The World Health Organization estimates that the number of women living with breast cancer globally will rise to 15 million by the year 2020 with a significant portion of these patients in advanced stages of the disease. Breast cancer is the most frequent malignant tumor in women in the U.S. with nearly 200,000 women diagnosed each year. The U.S. NIH estimate overall costs of cancer in the U.S. in 2006 to be $206.3 billion with $78.2 billion in direct medical costs. Breast cancer commonly metastasizes to the bone resulting in excruciating pain, bone remodeling and eventual bone fracture contributing to incapacitating pain and limited or total loss of mobility. A recent study in cancer patients demonstrated a significant and severe deficit in treatment options for cancer pain, with a much higher incidence in minority patients. Reports also highlight the importance of patient quality of life in late stages of cancer, as well as the effects on surrounding family and physicians. Unfortunately, current therapies for cancer-induced bone pain result in unwanted side effects and even promote further deterioration of the bone and hypersensitivities. This application addresses this unmet need by investigating the novel cathepsin inhibitor VBY-825 (Patent WO 2006/102 243) in attenuating breast cancer-induced bone pain and bone resorption without resulting in unwanted side effects seen with current analgesic therapies. The potential for broad application to bone cancer metastases and the associated pain derived from other types of tumors is significant for this potential therapeutic. The cathepsins (11 cysteine protease subtypes) include cathepsins B, S, and K, the three subtypes thought to be involved in bone cancer pain. Cathepsin B is involved in cancer metastasis, initiating the breakdown of connective barriers of the extracellular matrix and basement membrane, thereby allowing cancerous cells to invade new tissues and organ sites by entering the bloodstream. Cathepsin K is selectively expressed in osteoclasts and is essential in osteoclast-mediated bone resorption. Importantly in bone cancer, cathepsin K may also be involved in the formation of osteolytic lesions. Cathepsin S has recently become associated with nociception. Rodents with a partial ligation of the left sciatic nerve (PNL), showed increased expression of cathepsin S in the dorsal horn of the spinal cord. Cathepsin S inhibitors have analgesic efficacy in this model and a number of models of neuropathic pain implicating cathepsin S, as a significant new target for analgesic efficacy in neuropathic and inflammatory pain. Virobay Inc. has developed a spectrum-selective cathepsin inhibitor of K/S/B (CatK, Ki=2.3 nM) (CatS, Ki=130pM) and (CatB, Ki=330pM) for use as a potential therapeutic in oncology with specific utility in the inhibition of bone cancer pain. Here we propose that a spectrum- selective cathepsin inhibitor will result in a significant reduction in spontaneous and evoked pain behaviors in a murine model of breast-induced bone cancer pain while lacking the unwanted side effects seen with current opioid analgesic therapies.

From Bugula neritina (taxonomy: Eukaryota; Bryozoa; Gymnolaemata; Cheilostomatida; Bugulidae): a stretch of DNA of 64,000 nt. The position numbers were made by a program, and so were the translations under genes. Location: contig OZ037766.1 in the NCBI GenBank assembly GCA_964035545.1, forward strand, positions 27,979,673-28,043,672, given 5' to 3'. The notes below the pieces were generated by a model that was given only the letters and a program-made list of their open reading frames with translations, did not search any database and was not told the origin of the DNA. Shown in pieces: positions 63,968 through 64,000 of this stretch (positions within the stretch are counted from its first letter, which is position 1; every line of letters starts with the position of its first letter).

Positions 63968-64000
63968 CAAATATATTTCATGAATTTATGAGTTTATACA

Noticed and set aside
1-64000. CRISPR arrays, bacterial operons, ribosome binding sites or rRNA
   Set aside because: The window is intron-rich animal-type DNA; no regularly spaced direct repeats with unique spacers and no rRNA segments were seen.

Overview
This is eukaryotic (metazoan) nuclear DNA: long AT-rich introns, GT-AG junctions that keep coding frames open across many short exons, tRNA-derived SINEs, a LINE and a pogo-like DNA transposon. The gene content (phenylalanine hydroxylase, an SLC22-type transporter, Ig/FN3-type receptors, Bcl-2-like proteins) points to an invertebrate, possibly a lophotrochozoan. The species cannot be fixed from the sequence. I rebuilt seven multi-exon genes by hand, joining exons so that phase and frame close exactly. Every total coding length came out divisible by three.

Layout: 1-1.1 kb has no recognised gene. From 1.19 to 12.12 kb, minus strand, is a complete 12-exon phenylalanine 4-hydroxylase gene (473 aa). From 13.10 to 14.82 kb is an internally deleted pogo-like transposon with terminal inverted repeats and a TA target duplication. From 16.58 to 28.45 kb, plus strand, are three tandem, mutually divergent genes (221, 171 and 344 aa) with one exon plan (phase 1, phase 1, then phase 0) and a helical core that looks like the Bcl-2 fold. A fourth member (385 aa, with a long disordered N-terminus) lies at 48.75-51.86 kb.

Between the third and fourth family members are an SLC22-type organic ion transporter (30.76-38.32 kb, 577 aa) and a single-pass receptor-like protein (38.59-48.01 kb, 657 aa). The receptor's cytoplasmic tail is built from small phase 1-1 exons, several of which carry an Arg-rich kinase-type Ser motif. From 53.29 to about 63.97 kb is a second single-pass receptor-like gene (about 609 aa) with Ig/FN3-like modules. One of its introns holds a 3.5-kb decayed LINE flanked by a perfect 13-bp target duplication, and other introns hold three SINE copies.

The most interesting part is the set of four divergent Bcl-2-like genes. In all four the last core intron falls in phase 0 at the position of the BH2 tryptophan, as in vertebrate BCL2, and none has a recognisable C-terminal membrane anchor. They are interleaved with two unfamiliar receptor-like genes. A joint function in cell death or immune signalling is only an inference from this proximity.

Three aims are proposed, including testing of the VBY-825 in a well established murine model of breast-induced bone cancer for efficacy in reducing pain behavior (Aim 1), bone loss, clinically relevant serum markers, and bone mineral density measures (Aim 2), and the pharmacokinetics and pharmacodynamics of VBY-825 with comparisons to current clinical treatments of morphine and the bisphosphonate zoledronic acid (Aim 3). In summary, a significant number of human and murine breast cancers express cathepsins and the investigation of VBY-825 (a spectrum-selective inhibitor of cathepsins K/S/B) may offer a novel therapeutic to many bone cancer patients that suffer from pain, bone loss and the unwanted side effects of current therapies including the very high doses of opioids for pain used in almost all patients.
Breast cancer is the most frequent malignant tumor in women in the U.S. with nearly 200,000 women diagnosed each year. In advanced stages, skeletal metastasis is associated with bone remodeling and eventual bone fracture contributing to incapacitating pain and limited or total loss of mobility. Pain is the first symptom in 20- 50% f all cancer patients and is prominent in 75-90% of advanced or terminal cancer patients, while struggling with failed treatment and/or tumor progression. Unfortunately, current pain therapies result in unwanted side effects and even promote further deterioration of the bone and hypersensitivities. There is a great need for novel therapeutic intervention in treating the pain and bone loss in advanced breast cancer patients. Here we propose to use the proprietary cathepsin inhibitor (VBY-825) in a murine model of breast-induced bone cancer to determine whether there is significant pain relief and a decrease in bone loss.